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Emeritus professor James McNamara honored with prestigious Ross Award from American Dental Association4 min read

April 5, 2024

Emeritus professor James McNamara honored with prestigious Ross Award from American Dental Association4 min read

Ann Arbor, Mich., April 5, 2024 – School of Dentistry Professor Emeritus Dr. James McNamara will receive the prestigious Norton M. Ross Award for Excellence in Clinical Research from the American Dental Association at its annual session in October.

Dr. McNamara is Professor Emeritus of Dentistry in the Department of Orthodontic and Pediatric Dentistry; Professor Emeritus of Cell and Developmental Biology in the U-M Medical School; and Research Professor Emeritus, Center for Human Growth and Development, an interdisciplinary research unit at U-M.

Dr. James McNamara

Presented annually since 1991, the Ross Award recognizes an individual who has made significant contributions in clinical investigations that have advanced the diagnosis, treatment or prevention of craniofacial, oral or dental diseases, as well as outstanding research endeavors in other areas. The award honors the memory of Dr. Norton Ross, a dentist and pharmacologist who spent most of his career in academic and research positions and elevated clinical research to higher scientific standards.

McNamara is only the second orthodontist to receive the ADA award in the 32 years since its inception. His selection was announced last year as the 2023 Ross Award, but scheduling conflicts did not allow it to be presented until later this year at the ADA’s SmileCon annual conference, set for Oct. 17-19, 2024, in New Orleans, Louisiana.

Based on his 55-year career combining academics and private practice, McNamara is being recognized for his research on orthodontics and craniofacial development. Long considered an innovator in orthodontic diagnosis and treatment, McNamara’s research has focused on the clinical modification of the growth of the face and jaws. He has more than 340 publications in peer-reviewed journals and has written, edited or contributed to 83 books, including his textbook “Orthodontics and Dentofacial Orthopedics,” which is used around the world. He also has given lectures or taught courses in 48 countries.

McNamara has received numerous awards and honors, including the Lifetime Achievement Award for Orthodontic Research from the American Association of Orthodontics in 2021. In 2008, the American Board of Orthodontics presented him with the Albert H. Ketcham Memorial Award, generally considered the most prestigious award in orthodontics worldwide.

In 2018, the orthodontics department at the U-M School of Dentistry held a tribute to McNamara at the conclusion of the annual Moyers Symposium, which McNamara coordinated for much of its 50-year existence. Orthodontics residents and alumni, fellow faculty and other colleagues from locally to internationally, cited McNamara’s unselfish sharing of knowledge with everyone within the global orthodontics community, from students and fellow faculty to researchers around the world to companies developing products – basically anyone working to advance orthodontics.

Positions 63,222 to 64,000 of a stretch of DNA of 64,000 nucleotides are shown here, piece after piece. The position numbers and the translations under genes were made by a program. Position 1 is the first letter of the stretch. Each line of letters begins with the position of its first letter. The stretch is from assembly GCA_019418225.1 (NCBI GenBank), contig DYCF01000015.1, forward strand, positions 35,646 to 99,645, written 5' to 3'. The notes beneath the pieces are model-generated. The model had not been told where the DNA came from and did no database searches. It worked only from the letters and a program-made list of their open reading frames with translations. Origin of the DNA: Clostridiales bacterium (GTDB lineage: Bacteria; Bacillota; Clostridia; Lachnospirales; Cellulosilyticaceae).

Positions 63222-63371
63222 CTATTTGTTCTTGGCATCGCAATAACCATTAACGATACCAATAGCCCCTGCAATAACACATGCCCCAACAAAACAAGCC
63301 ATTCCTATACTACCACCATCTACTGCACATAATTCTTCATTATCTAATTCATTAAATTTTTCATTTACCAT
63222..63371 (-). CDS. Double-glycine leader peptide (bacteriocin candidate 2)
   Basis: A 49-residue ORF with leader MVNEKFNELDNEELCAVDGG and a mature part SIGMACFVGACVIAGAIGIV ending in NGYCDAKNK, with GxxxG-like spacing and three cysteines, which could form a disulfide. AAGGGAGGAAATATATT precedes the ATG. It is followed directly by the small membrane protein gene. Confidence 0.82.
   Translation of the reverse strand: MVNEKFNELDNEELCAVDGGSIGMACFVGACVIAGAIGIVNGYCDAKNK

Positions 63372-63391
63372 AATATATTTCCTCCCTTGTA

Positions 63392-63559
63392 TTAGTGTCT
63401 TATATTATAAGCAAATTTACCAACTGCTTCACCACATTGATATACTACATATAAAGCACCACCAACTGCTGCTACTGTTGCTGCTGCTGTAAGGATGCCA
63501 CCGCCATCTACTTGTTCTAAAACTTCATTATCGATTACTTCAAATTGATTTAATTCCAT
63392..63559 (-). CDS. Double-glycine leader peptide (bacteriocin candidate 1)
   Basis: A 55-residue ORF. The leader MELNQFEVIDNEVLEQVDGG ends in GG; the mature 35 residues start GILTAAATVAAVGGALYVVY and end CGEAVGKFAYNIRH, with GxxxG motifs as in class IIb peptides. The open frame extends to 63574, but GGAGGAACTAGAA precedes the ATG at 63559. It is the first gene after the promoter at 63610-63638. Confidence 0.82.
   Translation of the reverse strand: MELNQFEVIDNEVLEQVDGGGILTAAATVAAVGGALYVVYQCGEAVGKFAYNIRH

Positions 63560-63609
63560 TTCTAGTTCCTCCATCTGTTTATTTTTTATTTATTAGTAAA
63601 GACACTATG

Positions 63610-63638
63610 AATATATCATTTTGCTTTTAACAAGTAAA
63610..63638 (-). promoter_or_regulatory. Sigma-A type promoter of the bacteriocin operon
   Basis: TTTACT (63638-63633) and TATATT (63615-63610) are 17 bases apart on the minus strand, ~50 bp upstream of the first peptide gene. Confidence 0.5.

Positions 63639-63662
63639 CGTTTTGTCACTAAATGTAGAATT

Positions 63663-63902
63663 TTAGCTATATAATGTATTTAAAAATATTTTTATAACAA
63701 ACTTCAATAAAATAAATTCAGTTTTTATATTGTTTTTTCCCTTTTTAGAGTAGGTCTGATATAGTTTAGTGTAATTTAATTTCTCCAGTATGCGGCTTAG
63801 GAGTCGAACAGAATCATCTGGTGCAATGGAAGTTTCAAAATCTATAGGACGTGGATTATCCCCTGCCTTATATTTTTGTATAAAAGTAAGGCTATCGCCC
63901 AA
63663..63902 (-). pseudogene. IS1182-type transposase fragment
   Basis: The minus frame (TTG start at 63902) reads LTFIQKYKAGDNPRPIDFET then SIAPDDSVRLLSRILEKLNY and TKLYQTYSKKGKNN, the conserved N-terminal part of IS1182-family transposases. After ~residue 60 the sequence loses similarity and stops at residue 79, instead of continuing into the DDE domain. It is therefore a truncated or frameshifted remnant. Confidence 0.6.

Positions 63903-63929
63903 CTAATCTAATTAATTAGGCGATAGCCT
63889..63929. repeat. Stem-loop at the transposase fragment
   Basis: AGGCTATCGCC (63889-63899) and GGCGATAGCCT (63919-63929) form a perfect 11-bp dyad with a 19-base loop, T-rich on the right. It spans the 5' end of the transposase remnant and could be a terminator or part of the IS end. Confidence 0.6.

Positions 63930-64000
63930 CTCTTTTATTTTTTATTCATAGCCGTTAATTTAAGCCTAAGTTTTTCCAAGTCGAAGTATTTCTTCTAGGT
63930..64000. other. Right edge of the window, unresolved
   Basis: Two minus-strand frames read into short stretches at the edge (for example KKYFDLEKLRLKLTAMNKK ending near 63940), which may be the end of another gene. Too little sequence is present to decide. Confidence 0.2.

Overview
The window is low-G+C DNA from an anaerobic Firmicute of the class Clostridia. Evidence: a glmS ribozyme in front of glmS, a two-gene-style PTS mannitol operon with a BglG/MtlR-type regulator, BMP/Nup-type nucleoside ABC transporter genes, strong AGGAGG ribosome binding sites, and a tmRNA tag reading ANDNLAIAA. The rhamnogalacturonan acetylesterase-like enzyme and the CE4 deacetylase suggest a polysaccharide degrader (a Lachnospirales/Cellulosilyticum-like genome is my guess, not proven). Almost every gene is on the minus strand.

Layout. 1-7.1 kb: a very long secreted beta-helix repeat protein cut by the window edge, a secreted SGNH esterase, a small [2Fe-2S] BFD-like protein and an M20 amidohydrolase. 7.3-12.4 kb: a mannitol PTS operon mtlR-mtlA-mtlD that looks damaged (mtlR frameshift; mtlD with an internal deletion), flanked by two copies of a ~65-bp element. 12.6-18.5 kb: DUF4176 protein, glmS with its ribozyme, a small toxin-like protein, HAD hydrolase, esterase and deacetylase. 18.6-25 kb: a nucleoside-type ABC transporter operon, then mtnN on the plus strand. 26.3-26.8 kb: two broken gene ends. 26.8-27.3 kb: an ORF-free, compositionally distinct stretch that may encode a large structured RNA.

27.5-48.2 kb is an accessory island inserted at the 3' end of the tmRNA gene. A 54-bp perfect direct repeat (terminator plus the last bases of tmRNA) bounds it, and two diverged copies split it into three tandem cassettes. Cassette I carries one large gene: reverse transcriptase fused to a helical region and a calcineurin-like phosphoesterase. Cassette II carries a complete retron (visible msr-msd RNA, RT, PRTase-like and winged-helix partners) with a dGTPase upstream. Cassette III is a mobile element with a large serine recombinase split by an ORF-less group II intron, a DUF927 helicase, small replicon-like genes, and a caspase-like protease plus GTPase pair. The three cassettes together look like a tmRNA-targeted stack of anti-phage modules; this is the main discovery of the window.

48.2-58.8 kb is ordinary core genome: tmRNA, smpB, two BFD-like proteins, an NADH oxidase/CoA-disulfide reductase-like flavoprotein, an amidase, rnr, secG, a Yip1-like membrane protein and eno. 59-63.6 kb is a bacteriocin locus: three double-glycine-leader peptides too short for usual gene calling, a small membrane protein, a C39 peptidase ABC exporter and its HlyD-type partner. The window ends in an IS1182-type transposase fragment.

The Journal of Clinical Orthodontics published a lengthy, two-part interview with McNamara in its September and October 2014 issues that chronicled his journey from primate research in the early part of his career to working with experts around the world on craniofacial growth and the continually-evolving orthodontic techniques that became the standards of the profession. His history is filled with names and orthodontic terms like the Fränkel and Herbst appliances, the orthopedic facial mask, bone-plate therapy, the bonded acrylic splint expander, the Pendulum appliance and rapid maxillary expansion, to name a few. McNamara’s career led the journal’s editor to describe him as “the world’s leading authority in early and mixed-dentition orthodontic treatment.”

In a 2018 interview in the School of Dentistry alumni magazine, McNamara was asked why he hadn’t been content to be an orthodontist who mainly focused on private practice. Why had he instead committed to adding decades of advanced research and teaching to his private practice career path. “I’m curious,” he said. “That’s really the two-word answer to that question. I always wanted to know more.”

The Ross Award is one of the premier awards presented by the ADA, the nation’s largest dental association with nearly 160,000 members. Founded in 1959 to support the dental profession and the advancement of public health, the organization addresses crucial issues such as access to care and the regulations that surround the practice of dentistry.


The University of Michigan School of Dentistry is one of the nation’s leading dental schools engaged in oral healthcare education, research, patient care and community service.  General dental care clinics and specialty clinics providing advanced treatment enable the school to offer dental services and programs to patients throughout Michigan.  Classroom and clinic instruction prepare future dentists, dental specialists and dental hygienists for practice in private offices, hospitals, academia and public agencies.  Research seeks to discover and apply new knowledge that can help patients worldwide.  For more information about the School of Dentistry, visit us on the Web at:  Contact: Lynn Monson, associate director of communications, at, or (734) 615-1971.